United States Supreme Court
463 U.S. 1032 (1983)
David Long (defendant) was stopped by police. Although police did not have probable cause for an arrest, they did have reason to believe that the car Long was driving might have dangerous weapons inside. Thus, police conducted a protective search of the passenger area and trunk of the car. Police discovered marijuana during the search, and Long was charged with possession. Long moved to suppress the marijuana found in the car, but the trial court denied the motion. Long was convicted. Long’s appeal reached the Michigan Supreme Court, which reversed on the ground that the search went beyond that permitted by Terry v. Ohio, 392 U.S. 1 (1968). The Michigan Supreme Court concluded that the marijuana was therefore fruit of the poisonous tree and suppressed the evidence. The State of Michigan appealed to the United States Supreme Court. Long argued that the U.S. Supreme Court had no jurisdiction to review the ruling, because the Michigan Supreme Court’s decision rested on independent and adequate state grounds.
Rule of Law
Holding and Reasoning (O’Connor, J.)
Dissent (Stevens, J.)
What to do next…
Unlock this case brief with a free (no-commitment) trial membership of Quimbee.
You’ll be in good company: Quimbee is one of the most widely used and trusted sites for law students, serving more than 97,000 law students since 2011. Some law schools—such as Yale, Vanderbilt, Berkeley, and the University of Illinois—even subscribe directly to Quimbee for all their law students. Read our student testimonials.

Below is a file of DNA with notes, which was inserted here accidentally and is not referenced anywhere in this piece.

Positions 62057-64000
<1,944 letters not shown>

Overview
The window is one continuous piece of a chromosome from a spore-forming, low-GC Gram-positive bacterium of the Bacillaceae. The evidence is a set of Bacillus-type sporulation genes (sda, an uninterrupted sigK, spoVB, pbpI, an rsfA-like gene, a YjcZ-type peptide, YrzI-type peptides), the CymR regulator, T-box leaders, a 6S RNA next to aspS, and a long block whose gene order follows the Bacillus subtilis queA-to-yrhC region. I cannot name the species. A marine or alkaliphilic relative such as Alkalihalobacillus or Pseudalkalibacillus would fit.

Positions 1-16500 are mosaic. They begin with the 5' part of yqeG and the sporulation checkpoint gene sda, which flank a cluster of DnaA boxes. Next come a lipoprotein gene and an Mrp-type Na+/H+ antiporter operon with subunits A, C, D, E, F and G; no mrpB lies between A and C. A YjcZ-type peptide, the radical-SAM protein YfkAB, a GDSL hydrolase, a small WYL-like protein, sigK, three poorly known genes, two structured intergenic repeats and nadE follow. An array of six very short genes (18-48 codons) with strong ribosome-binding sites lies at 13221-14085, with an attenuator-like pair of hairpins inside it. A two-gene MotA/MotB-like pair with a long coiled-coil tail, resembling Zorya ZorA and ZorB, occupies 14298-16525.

Learn more about Quimbee’s unique (and proven) approach to achieving great grades at law school.
Quimbee is a company hell-bent on one thing: helping you get an “A” in every course you take in law school, so you can graduate at the top of your class and get a high-paying law job. We’re not just a study aid for law students; we’re the study aid for law students. Read more about Quimbee.
Here's why 202,000 law students have relied on our case briefs:
- Written by law professors and practitioners, not other law students. 14,000 briefs, keyed to 188 casebooks. Top-notch customer support.
- The right amount of information, includes the facts, issues, rule of law, holding and reasoning, and any concurrences and dissents.
- Access in your classes, works on your mobile and tablet. Massive library of related video lessons and high quality multiple-choice questions.
- Easy to use, uniform format for every case brief. Written in plain English, not in legalese. Our briefs summarize and simplify; they don’t just repeat the court’s language.